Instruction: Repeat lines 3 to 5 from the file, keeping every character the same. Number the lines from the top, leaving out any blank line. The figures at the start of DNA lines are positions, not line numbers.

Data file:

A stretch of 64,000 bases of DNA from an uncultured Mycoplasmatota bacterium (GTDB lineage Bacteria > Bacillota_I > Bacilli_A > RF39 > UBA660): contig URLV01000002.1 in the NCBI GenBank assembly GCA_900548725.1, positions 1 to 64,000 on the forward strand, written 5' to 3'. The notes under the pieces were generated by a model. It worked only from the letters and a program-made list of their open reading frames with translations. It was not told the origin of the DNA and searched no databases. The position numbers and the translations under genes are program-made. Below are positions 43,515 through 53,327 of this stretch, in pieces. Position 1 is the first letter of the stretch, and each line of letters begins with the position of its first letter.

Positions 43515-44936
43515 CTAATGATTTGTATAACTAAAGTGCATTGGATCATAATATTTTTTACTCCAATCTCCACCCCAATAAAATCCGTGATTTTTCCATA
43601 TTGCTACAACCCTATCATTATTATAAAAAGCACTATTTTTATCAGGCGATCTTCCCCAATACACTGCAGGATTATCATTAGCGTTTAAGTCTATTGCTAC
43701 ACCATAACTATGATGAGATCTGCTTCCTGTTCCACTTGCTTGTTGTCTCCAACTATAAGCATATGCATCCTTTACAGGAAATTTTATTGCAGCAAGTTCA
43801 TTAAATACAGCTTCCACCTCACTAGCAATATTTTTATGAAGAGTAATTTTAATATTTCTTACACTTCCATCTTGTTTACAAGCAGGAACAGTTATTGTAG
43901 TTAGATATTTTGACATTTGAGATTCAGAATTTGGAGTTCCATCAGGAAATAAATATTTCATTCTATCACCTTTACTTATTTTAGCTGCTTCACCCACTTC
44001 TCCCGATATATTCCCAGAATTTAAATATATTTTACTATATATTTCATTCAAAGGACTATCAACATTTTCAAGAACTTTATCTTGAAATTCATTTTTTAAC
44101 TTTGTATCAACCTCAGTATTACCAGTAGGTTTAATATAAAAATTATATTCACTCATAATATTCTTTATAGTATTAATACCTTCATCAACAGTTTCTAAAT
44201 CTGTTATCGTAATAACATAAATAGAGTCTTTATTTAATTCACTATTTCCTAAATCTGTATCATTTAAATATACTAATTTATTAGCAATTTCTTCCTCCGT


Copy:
43515 CTAATGATTTGTATAACTAAAGTGCATTGGATCATAATATTTTTTACTCCAATCTCCACCCCAATAAAATCCGTGATTTTTCCATA
43601 TTGCTACAACCCTATCATTATTATAAAAAGCACTATTTTTATCAGGCGATCTTCCCCAATACACTGCAGGATTATCATTAGCGTTTAAGTCTATTGCTAC
43701 ACCATAACTATGATGAGATCTGCTTCCTGTTCCACTTGCTTGTTGTCTCCAACTATAAGCATATGCATCCTTTACAGGAAATTTTATTGCAGCAAGTTCA